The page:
Why Richard Wright Hated Zora Neale Hurston

100 Amazing Facts About the Negro: A genre lost its inhibitions as Janie's orgasm riled critics.

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A Heroine Unloosed 

So what really lay at the core of this dispute? Wright accused Hurston of using what he called "highly charged language" to titillate white readers, especially white males. (Hurston felt, on the contrary, that it was Wright who pandered to white readers, especially to white males, by writing about black male violence against white racists.) He was deeply troubled that Hurston had created a black female character who not only has healthy sexual fantasies, as we will see, but who also goes through two marriages to black men whom she realizes that she doesn't love, black men who abuse her in one way or another, one of whom she leaves and the other of whom she metaphorically "kills" by disparaging his manhood in public. 

And as if that weren't offense enough, Jane then ultimately finds an exciting and fulfilling sexual relationship with a man much younger than she, a man who is also much darker and poorer and who is uneducated, but who treats her as an equal, not as an object, teaching her how to play checkers, how to shoot a gun, how to work and, yes, make love for the sheer pleasure of it. Black literature had never seen anything like this: a female character as free, as liberated, as self-determining and as sexual as Jane Crawford.

Richard Wright was appalled. One scene in particular drove Wright crazy, as he admits: when Janie experiences her first orgasm.

"She was stretched on her back beneath the pear tree soaking in the alto chant of the visiting bees, the gold of the sun and the panting breath of the breeze when the inaudible voice of it all came to her. She saw a dust-bearing bee sink into the sanctum of a bloom; the thousand sister-calyxes arch to meet the love embrace and the ecstatic shiver of the tree from root to tiniest branch creaming in every blossom and frothing with delight. So this was a marriage! She had been summoned to behold a revelation. Then Janie felt a pain remorseless sweet that left her limp and languid."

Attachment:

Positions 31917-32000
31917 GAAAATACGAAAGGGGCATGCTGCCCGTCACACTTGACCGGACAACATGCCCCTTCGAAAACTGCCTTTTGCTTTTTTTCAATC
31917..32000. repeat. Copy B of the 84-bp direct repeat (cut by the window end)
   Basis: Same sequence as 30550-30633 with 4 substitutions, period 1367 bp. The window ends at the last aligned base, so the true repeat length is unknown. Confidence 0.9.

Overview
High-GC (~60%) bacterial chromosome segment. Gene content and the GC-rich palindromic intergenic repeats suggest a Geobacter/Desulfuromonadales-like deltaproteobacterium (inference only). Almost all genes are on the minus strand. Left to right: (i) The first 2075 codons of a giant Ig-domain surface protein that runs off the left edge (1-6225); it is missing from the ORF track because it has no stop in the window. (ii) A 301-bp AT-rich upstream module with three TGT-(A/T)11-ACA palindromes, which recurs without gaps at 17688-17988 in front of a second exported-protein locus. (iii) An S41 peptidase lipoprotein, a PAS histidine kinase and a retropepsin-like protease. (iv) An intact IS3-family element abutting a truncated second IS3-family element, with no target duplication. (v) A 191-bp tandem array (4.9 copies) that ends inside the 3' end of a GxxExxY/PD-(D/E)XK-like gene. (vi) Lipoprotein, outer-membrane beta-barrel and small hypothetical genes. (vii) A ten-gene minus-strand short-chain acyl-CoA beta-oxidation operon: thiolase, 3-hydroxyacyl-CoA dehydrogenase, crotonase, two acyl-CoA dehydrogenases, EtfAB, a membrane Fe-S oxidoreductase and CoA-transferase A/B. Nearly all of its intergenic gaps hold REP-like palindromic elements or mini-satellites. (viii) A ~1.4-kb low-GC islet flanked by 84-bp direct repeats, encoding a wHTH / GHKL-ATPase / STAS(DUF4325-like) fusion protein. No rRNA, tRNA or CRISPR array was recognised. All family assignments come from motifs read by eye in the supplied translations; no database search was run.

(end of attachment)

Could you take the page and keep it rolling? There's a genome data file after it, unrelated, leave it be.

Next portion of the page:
This is, I believe, the first orgasm depicted in the entire history of African-American literature. And if this was not sufficiently offensive to Wright and some of Hurston's other male readers, the structural center of the novel depicts Janie freeing herself from her oppressive second husband, Joe Starks, by playing the dozens on his manhood (or lack of it), angrily calling out his impotency in front of his friends and neighbors in his own store:

"Naw, Ah ain't no young gal no mo' but den Ah ain't no old woman neither. Ah reckon Ah looks mah age too. But Ah'm uh woman every inch of me, and Ah know it. Dat's uh whole lot more'n you kin say. You big-bellies round here and put out a lot of brag, but 'tain't nothin' to it but yo' big voice. Humph!  Talkin' about me lookin' old! When you pull down you' britches, you look lak de change uh life."

To which her husband's friend, Sam Watson shrieks, "Great God from Zion! Y'all really playin' de dozens tuhnight!"  

Janie's husband, of course, is devastated: "'Wha-whut's dat you said?' Joe challenged, hoping his ears had fooled him. 'You heard her, you ain't blind,' Walter taunted, driving the knife into Joe even more deeply." Devastated, "unmanned," Joe soon dies of a displaced "kidney failure"! 

Not only do Janie's words symbolically kill her second husband, but they seemed to just about kill Richard Wright, too, especially Hurston's lyrical depiction of that orgasm, which Wright singled out to mock: "The romantic Janie, in the highly-charged language of Miss Hurston, longed to be a pear tree in blossom, and have a 'dust-bearing bee sink into the sanctum of a bloom; the thousand sister-calyxes arch to meet the love embrace,' " quoting the crucial section of the passage, as if its supposed vulgarity would be self-evident to any sensible reader.

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